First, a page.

The other must-see literary site in London is Poets' Corner in Westminster Abbey’s South Transept. Though this area of the Abbey was not intended as a burial site for scribes, Geoffrey Chaucer, author of the Canterbury Tales, was interred here upon his death in 1400 because he was the Clerk of Works to the Palace of Westminster. Once the Canterbury Tales had become famous and English literature began to take off, a more elaborate tomb for Chaucer was commissioned. Eventually other writers were entombed around him, including Charles Dickens, Alfred Tennyson, Robert Browning, Rudyard Kipling and Thomas Hardy. Though William Shakespeare, Charlotte, Emily and Anne Brontë, Lewis Carroll, John Keats, Jane Austen and C.S. Lewis are buried elsewhere, they each have a memorial of some sort in Poet’s Corner, making this spot one of the most popular in the city for visiting literati.

Even after a few hours, or days, spent amid the oeuvres and remembrances of departed geniuses at the British Library and Westminster Abbey, the rest of literary London still waits to be explored. The British Library is next door to St. Pancras station, where Harry Potter discovered the magic of Platform 9 ¾. A fun photo opportunity awaits inside for Muggles and wizards, alike. Just around the corner is the Fitzroy Tavern on Charlotte Street, where writers Dylan Thomas and George Orwell caroused between World War I and II. It’s still a great place to have a pint while reading 1984 or pondering all those who sought inspiration within. A visit to literary London wouldn’t be complete without taking in a Shakespeare play at the Globe Theatre, a replica of the original found on the banks of the Thames.

While it’s relatively easy to find literary landmarks in London, organized walking tours are helpful ways to acclimate to the city and before setting out solo to explore. Context Travel (contexttravel.com) offers several walks including “Charles Dickens: Storyteller of Victorian London” and “From Shakespeare to the Globe: The Evolution of Theatre in London.”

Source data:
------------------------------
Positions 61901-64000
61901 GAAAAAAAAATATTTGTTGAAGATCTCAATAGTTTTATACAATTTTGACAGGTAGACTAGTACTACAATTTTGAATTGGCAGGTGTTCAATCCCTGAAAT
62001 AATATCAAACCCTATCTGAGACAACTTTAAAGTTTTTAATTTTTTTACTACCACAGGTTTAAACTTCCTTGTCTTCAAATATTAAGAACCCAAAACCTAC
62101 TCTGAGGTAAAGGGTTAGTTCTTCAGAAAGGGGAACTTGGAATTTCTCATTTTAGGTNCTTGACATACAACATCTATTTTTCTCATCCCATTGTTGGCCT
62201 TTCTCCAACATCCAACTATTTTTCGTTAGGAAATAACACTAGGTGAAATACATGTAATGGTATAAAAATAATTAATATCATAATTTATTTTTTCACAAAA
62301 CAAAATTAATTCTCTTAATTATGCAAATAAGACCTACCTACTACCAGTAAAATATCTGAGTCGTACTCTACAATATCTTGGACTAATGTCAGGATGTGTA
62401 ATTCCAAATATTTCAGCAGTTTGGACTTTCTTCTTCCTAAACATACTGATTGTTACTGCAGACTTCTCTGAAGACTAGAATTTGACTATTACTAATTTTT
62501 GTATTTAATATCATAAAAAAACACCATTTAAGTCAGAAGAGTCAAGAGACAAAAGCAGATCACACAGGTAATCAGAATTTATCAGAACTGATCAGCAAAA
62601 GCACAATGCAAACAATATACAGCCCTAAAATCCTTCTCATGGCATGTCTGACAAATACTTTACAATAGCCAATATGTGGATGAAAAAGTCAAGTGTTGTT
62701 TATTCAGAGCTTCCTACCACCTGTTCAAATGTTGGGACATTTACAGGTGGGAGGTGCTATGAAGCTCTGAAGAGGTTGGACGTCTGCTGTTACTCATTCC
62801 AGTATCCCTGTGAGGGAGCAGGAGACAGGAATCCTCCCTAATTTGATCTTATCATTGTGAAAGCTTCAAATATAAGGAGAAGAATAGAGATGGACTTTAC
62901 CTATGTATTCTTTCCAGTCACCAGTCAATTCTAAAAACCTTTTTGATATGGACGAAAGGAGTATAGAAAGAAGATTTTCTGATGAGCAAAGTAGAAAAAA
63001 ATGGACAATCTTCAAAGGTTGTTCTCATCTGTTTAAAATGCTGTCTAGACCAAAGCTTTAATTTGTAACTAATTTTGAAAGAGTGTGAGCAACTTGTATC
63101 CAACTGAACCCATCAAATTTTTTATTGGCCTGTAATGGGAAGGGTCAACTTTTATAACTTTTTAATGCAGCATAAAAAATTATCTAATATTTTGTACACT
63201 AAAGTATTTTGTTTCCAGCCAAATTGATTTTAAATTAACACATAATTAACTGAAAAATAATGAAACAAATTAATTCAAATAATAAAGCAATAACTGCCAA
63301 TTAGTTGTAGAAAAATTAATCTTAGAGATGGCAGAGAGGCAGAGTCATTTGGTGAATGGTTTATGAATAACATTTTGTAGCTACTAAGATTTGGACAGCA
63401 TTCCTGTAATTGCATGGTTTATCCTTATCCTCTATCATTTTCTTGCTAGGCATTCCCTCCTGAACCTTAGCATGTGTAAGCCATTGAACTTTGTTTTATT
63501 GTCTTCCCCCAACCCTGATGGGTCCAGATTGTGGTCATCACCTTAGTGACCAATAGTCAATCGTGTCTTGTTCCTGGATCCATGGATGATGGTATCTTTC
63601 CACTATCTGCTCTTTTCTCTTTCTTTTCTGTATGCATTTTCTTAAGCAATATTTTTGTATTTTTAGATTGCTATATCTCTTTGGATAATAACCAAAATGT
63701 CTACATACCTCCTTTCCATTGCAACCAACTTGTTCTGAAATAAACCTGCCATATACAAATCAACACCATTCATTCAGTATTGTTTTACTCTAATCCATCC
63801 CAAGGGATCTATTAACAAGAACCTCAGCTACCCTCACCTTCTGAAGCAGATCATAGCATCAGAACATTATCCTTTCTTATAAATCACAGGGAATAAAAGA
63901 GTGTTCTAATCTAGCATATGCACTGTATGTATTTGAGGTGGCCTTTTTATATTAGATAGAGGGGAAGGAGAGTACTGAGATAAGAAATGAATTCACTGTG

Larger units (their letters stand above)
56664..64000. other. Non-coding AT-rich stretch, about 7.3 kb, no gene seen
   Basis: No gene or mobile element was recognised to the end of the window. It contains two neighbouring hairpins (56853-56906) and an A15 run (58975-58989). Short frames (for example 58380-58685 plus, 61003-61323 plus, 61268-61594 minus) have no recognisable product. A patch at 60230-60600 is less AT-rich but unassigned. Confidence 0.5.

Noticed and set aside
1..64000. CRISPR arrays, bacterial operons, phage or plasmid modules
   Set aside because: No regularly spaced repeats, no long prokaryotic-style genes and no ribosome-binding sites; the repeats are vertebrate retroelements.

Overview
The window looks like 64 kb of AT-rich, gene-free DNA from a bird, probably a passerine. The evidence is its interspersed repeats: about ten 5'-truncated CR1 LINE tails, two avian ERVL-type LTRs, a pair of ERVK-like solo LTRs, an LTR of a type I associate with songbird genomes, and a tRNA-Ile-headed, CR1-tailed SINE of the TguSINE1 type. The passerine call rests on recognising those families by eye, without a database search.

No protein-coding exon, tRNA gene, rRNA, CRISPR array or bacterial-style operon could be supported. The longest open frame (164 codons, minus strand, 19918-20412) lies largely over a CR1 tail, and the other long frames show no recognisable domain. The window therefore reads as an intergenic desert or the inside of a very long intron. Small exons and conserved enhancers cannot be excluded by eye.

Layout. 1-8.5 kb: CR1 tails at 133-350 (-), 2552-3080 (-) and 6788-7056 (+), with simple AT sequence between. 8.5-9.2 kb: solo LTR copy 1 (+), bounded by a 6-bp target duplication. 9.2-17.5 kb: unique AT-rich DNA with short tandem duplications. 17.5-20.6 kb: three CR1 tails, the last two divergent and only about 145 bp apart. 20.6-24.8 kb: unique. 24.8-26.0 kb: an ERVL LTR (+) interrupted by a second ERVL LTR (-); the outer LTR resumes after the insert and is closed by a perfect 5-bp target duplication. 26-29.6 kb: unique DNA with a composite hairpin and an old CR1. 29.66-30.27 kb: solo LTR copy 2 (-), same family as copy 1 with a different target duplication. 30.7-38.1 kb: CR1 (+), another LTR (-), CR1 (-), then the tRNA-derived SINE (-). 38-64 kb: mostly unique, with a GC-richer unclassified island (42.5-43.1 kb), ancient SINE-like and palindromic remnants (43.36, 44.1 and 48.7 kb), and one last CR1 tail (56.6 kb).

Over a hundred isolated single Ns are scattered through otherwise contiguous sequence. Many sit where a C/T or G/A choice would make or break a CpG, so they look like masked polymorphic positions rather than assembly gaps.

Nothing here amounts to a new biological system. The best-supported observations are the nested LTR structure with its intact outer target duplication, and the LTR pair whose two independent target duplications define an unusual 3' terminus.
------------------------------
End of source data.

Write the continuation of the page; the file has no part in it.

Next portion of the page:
For the imaginative bookworm peering out a coffee shop window on a foggy day, it can be tough to discern which of the passing characters are real or imagined; which are historic, fictional or truly alive in the present day. One thing is certain—London is the perfect place to find inspiration, to write and to encounter both colorful literary heroes and the footsteps of the writers who brought them to life.

GAME ON

U. S. national team warms up for World Cup tourney with a match in Jax

The 2014 FIFA World Cup kicks off in June. But one need not book a flight to Brazil to watch the U. S. Men’s National Team in action on the soccer pitch. The team will play a three-match tune-up series in the States before heading to South America, including a June 7 game versus Nigeria at EverBank Field.

“We are absolutely thrilled with the schedule we have put together for the Send-Off Series,” says national team head coach Jurgen Klinsmann. “We have some fantastic opponents that will help us get prepared for the teams we will meet in the World Cup.”

The June 7, 6 PM, game in Jax is the second time the U.S. has faced Nigeria. In the lone previous match, the U.S. defeated the Nigerian “Super Eagles” 3-2 on June 11, 1995.

Tickets to the EverBank Field game range from $30 for end zone seats to $350 for on-field passes. After the match, the U.S. team will travel to Sao Paula, Brazil, its base camp location during the World Cup. Ussoccer.com by John O’Mara

Read the full article at http://trendmag2.trendoffset.com/article/R%26R%3A+Literary+London/1682031/204356/article.html.